Best Defense

Essay contest (17): We need an Information Age personnel system

The Information Age is in full swing and there is little use in fighting the tectonic shift that it brings with it.

Best Ranger Competition 2016

 

By Capt. Kyle Staron, U.S. Army
Best Defense contest entry

“I’m going to walk before they make me run.” — The Rolling Stones

The Information Age is in full swing and there is little use in fighting the tectonic shift that it brings with it. The U.S. military can adapt early and on its own terms, or it will be forced to adapt later and much more painfully. The first step the U.S. military must take to adjust to the Information Age is upgrading its Industrial Age personnel system. It will be people who guide the organization through the transition. The personnel system is the wellspring of organizational culture and it will prove difficult to produce Information Age ideas with Industrial Age systems.

In the aftermath of World War II, the newly reformed branches of the military codified their respective personnel systems. In developing these systems, each branch borrowed from both tradition (in a reliance on seniority for promotion) and from successful corporations (in producing a stable stream of managers). The analogy between a large conventional army and a large industrial company was clear. Each organization faced problems that required pre-formed solutions. There was little in the way of variety. Thus, each side needed a cadre of managers who had similar levels of experience and similar forms of training. When a common problem arose, the pre-arranged solution was executed, regardless of which manager was on duty.

With the democratization of technology and media, a steady, defined, conventional threat has been replaced with a myriad of hybrid threats as our main political foes. Each hybrid threat springs from different grievances. Each operates differently. Each evolves at a different pace. In this age, producing a cadre of duplicate managers who will apply the pre-arranged solution is of less importance than producing a manager who can conceive of unique solutions.

The available data shows a divergence between the personnel system and current conditions in the world. Author Tim Kane has written that the personnel policies in the Army are the leading reasons why promising junior officers leave the service. The main complaints from the study are assignment instability, bureaucratic decision making, and a lack of input from the individual as to his interests. While Kane’s analysis centers on who leaves and why, other studies have tangentially shown what the personnel system promotes. One study suggested that a higher IQ decreased an officer’s chances of promotion. Taken together, these studies demonstrate that our personnel system is not suited to create adaptable and dynamic management.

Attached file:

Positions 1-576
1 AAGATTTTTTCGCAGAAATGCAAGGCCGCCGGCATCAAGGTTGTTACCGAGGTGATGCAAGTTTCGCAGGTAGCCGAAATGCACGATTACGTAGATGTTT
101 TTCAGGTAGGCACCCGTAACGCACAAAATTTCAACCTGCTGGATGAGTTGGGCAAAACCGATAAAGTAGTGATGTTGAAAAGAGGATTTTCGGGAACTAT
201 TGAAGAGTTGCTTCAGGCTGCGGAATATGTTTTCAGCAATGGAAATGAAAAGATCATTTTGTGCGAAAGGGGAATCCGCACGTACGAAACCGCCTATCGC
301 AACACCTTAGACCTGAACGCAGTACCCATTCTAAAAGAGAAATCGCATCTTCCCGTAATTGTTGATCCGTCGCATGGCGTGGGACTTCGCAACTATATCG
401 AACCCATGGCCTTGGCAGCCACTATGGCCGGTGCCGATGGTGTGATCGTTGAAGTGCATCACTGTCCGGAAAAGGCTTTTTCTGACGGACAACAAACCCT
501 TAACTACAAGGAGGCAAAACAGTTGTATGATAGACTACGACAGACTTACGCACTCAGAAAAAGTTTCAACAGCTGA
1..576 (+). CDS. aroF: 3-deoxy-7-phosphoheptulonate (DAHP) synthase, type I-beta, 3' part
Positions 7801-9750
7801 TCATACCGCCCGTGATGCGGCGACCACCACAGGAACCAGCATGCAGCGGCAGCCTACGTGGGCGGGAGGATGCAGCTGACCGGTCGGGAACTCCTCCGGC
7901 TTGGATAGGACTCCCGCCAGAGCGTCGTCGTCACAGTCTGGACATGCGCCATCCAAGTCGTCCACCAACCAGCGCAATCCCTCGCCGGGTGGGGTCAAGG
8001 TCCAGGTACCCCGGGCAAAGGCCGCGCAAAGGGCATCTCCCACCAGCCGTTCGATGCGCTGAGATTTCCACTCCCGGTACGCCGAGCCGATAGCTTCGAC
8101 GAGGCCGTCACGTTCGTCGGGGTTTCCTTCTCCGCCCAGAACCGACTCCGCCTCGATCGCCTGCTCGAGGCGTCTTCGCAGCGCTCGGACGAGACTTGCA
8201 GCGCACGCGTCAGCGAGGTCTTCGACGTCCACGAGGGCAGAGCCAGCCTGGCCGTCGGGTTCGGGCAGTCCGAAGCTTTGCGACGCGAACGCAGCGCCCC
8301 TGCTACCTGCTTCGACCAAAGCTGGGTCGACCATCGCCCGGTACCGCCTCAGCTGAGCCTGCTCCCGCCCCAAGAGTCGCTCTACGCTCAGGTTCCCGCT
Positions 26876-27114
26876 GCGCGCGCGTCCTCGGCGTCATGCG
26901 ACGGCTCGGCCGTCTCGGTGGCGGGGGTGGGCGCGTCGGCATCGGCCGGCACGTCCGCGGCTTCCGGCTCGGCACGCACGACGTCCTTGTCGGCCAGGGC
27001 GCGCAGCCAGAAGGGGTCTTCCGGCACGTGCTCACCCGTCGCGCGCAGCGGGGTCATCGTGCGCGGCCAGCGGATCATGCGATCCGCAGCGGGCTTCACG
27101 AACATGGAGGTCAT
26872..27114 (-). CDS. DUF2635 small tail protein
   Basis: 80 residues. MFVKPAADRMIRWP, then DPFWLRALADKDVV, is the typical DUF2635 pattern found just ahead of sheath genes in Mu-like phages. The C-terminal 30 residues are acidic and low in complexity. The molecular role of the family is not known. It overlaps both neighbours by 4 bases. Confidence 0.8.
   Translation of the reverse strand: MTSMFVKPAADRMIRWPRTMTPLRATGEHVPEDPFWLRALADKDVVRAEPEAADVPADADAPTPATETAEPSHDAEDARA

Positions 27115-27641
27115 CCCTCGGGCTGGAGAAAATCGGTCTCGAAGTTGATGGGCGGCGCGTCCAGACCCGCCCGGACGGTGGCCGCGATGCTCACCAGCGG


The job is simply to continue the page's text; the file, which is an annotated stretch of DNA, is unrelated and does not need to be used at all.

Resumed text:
The common rejoinder to criticism of the military’s personnel system is the false dichotomy of “needs of the service” vs. individual interest. The logic supposes that if we take personal interests and conditions into account for personnel moves, the military will necessarily suffer by way of greater inefficiency and less loyalty to service.

This is a false dilemma in several levels of analysis. First, employees across the spectrum of industries are more productive and motivated if they feel empowered by their organization. Any loss in efficiency by taking individual interests into account would be made up by a corresponding rise in enthusiasm and engagement.

Second, humans have divided loyalties. We are reminded at every retirement ceremony that, someday, we’ll all take off the uniform. This is a reminder to nurture a life outside the military. In 1976, dual-income households made up 25 percent of American families. In 2012, it was 60 percent. More military spouses than ever are harboring their own independent career goals. Attaining these goals require stability and predictability. It’s not difficult to see how quickly a service member would be forced to decide to ask his spouse to suspend their career goals or to leave the military. Creating conditions for domestic stability would allow the service member to avoid this decision point.

In terms of reform, the devil is always in the details. The aforementioned Tim Kane has provided proposals, as has LTG (R) David Barno. The Department of Defense recently crafted a wholesale programs of reforms. These proposals range from varied pay tables to greater station stability to technical career tracks.

Interestingly enough, the very features of the Information Age make great reform possible. Just one example, modern political campaigns can tailor a door knocker’s message to a specific voter based on Netflix preferences. By updating and improving our existing algorithms, our personnel systems can seamlessly integrate personal interests into career moves.

By allowing career progression to proceed along different paths, through varied assignments, through dissimilar advanced schooling, we can create a cadre of leaders as intellectually and experientially diverse as the threats we face.

Kyle Staron is a Captain in the U.S. Army and is currently serving as a Civil Affairs Planner in the CENTCOM AOR. This article represents his own views, which are not necessarily those of the Army or the Department of Defense.

Photo credit: U.S. Department of Defense

Thomas E. Ricks covered the U.S. military from 1991 to 2008 for the Wall Street Journal and then the Washington Post. He can be reached at ricksblogcomment@gmail.com. @tomricks1

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